30 Days to a Better Man Day 11: Give Yourself a Testicular Exam

by Brett on June 10, 2009 · 20 comments

in 30 Days to a Better Man

Today we’re going to examine ourselves. And by ourselves, I mean our balls. Why, you may be asking, are we examining our bits and pieces today? Well, testicular cancer is the most common malignancy in young men between the ages of 20 and 34. It’s also is the number one cancer killer among men in this same age group. Who knew that the one thing two things that makes a man a man, can also be the very things that kill you?

The good news is that if detected early, testicular cancer is almost always curable. But in order to detect cancer, you need to know what to look for and also how to look for it.

Do I Need Regular Testicular Self-Exams?

Most health professionals recommend all men between the ages of 15 and 40 have regular testicular exams performed by a doctor. This is usually done once a year at your yearly physical.

If you have a history of testicular cancer in your family or if you had undescended testicles as a baby, it’s recommended that you perform monthly self-exams. Studies have shown that male children with a history of undescended testicles have about 10-40 times higher risk of developing testicular cancer. And here’s the kicker: both testes are at higher risk, not just the undescended one. If you don’t know if you had an undescended testicle, ask your parents.

The American Cancer Society doesn’t recommend that men who have no risk of testicular cancer perform regular monthly self-exams. But even if you aren’t at a high risk for testicular cancer, it doesn’t hurt to examine yourself every now and then. It’s fast, painless, and will give you peace of mind to know that everything is fine under the hood.

Today’s Task: Give Yourself a Testicular Exam

I’m sure that many of you are still trying to complete yesterdays task and are hard at work memorizing If. So today’s task is simple, straightforward, and quick. You’re going to give yourself a testicular exam. Here’s how to do it:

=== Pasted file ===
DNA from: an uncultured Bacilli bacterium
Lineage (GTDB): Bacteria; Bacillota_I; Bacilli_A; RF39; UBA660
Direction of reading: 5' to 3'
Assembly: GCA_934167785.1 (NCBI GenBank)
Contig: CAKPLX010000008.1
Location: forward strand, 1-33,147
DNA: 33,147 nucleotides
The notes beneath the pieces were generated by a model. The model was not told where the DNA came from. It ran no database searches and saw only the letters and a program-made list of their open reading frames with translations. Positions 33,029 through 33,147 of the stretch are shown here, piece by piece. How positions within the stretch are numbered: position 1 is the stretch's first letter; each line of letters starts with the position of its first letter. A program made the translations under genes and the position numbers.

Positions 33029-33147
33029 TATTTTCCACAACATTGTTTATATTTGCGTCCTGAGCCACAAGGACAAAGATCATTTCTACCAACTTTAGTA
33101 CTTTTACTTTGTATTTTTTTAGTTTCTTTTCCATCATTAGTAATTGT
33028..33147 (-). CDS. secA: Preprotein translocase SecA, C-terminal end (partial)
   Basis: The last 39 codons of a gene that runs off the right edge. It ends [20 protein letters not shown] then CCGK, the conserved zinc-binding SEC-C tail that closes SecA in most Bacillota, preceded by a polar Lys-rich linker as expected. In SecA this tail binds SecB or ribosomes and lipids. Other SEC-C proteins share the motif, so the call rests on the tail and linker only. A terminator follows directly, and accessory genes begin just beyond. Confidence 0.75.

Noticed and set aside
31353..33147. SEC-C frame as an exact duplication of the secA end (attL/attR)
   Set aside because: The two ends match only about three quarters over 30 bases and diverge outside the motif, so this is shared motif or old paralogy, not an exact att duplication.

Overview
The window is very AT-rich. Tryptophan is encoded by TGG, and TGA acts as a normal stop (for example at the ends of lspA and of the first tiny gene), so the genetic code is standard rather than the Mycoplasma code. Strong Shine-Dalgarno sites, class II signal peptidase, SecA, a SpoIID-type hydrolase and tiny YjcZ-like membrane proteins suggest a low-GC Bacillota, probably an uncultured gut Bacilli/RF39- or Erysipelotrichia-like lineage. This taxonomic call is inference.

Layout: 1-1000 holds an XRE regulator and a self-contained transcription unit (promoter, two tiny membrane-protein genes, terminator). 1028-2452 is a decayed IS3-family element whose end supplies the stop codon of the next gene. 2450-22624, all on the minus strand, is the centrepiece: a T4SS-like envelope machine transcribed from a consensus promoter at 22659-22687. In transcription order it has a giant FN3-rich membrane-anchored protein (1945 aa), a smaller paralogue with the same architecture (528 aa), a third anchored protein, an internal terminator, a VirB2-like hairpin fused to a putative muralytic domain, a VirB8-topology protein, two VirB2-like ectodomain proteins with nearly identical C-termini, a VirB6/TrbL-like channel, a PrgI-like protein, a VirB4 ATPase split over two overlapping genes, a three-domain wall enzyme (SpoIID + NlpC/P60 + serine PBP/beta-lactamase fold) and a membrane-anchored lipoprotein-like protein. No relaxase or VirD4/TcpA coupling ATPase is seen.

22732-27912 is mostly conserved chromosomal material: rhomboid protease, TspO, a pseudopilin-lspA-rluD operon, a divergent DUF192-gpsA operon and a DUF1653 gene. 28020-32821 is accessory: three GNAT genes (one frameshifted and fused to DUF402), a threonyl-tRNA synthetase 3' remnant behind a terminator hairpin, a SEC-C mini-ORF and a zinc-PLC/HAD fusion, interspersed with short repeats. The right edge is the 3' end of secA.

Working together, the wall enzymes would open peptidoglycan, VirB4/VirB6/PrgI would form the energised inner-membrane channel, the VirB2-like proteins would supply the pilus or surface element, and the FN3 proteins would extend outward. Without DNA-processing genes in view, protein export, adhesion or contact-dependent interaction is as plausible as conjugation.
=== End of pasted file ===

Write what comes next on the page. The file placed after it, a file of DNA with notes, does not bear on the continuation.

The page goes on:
It’s best to perform the exam right after a hot shower when the scrotal muscles are warm and relaxed. You know… when your balls are saggy.

1. Stand in front of a mirror and check for any swelling on the scrotum’s skin.

2. Exam each testicle with both hands by rolling the testicle gently but firmly between your thumb and fingers. Don’t worry if one testicle feels larger than the other. That’s completely normal. Fast fact: A man’s left testicle is usually larger than the right one. While you’re rolling each testicle in your hands, look for hard lumps on the surface of it.

3. Don’t confuse the epididymis for a lump. The epididymis is the spongy, tube-like structure that collects and carries your sperm to the prostate. You can feel the epididymis on the top and down the back side of each testicle. This isn’t the sort of lump you’re looking for.

4. If you notice any sort of hard lump on your testicle, don’t freak out yet. Just contact your doctor immediately. Complete and accurate diagnosis can only be performed by a trained medical physician.

Other things to look for

In addition to lumps on the surface of your testes, be on the look out for these signs of other problems:

  • Sudden acute pain during the self-examination could mean you have an infection in the epididymis or it could mean the spermatic chord is twisted up and blocking blood flow to your testicles. If you feel pain during the exam, go see the doctor.
  • You feel a soft collection of thin tubes above or behind your testicles. It’s often described as feeling like a “bag of worms.” This may indicate a varicocele.

So, unlike the other tasks in the 30 Days project, reporting to the Community about this one is not mandatory. But if you’d like to tell everyone how your nuts checked out, please feel free.

{ 19 comments… read them below or add one }

1 Glenn June 10, 2009 at 6:40 pm

Thanks for posting this. It is important for men to get over the whole idea that taking care of their health is somehow unmanly.

One thing I hope gets some exposure here is about prostate cancer and the need for regular exams. It was my understanding that prostate cancer, not testicular cancer, is the #1 cancer in men.

2 MassiveGrowth June 10, 2009 at 11:30 pm

The threat of testicular cancer is pretty nuts… but be careful where you do your self-exam. My boss caught me doing it at my desk and he gave me the sack.

3 Bob Iger June 11, 2009 at 12:55 am

It’s good that AoM puts the spotlight on this problem. However, I think that to be sure you should have a regular check-up by your physician. Yes, it will not be the nicest feeling in the world to have your doctor examine your testes but if it can save your life, why not?

4 Robert Frome June 11, 2009 at 5:43 am

You should have tied this task in with Day 9, that way you could have had some assistance with the project

5 Justin June 11, 2009 at 5:45 am

Thank you for bring this issue to attention. I found my first cyst in my testicles during my freshman year of high-school while examining myself in a less than scientific fashion. I FREAKED out. Since then I’ve been doing monthly self exams and have found a couple of other cysts but all have harmless. And yes… make sure that if you find ANYTHING unusual or anything that makes you nervous go to your doctor – better safe than nutless or dead.

6 Jonathan Thomas June 11, 2009 at 6:42 am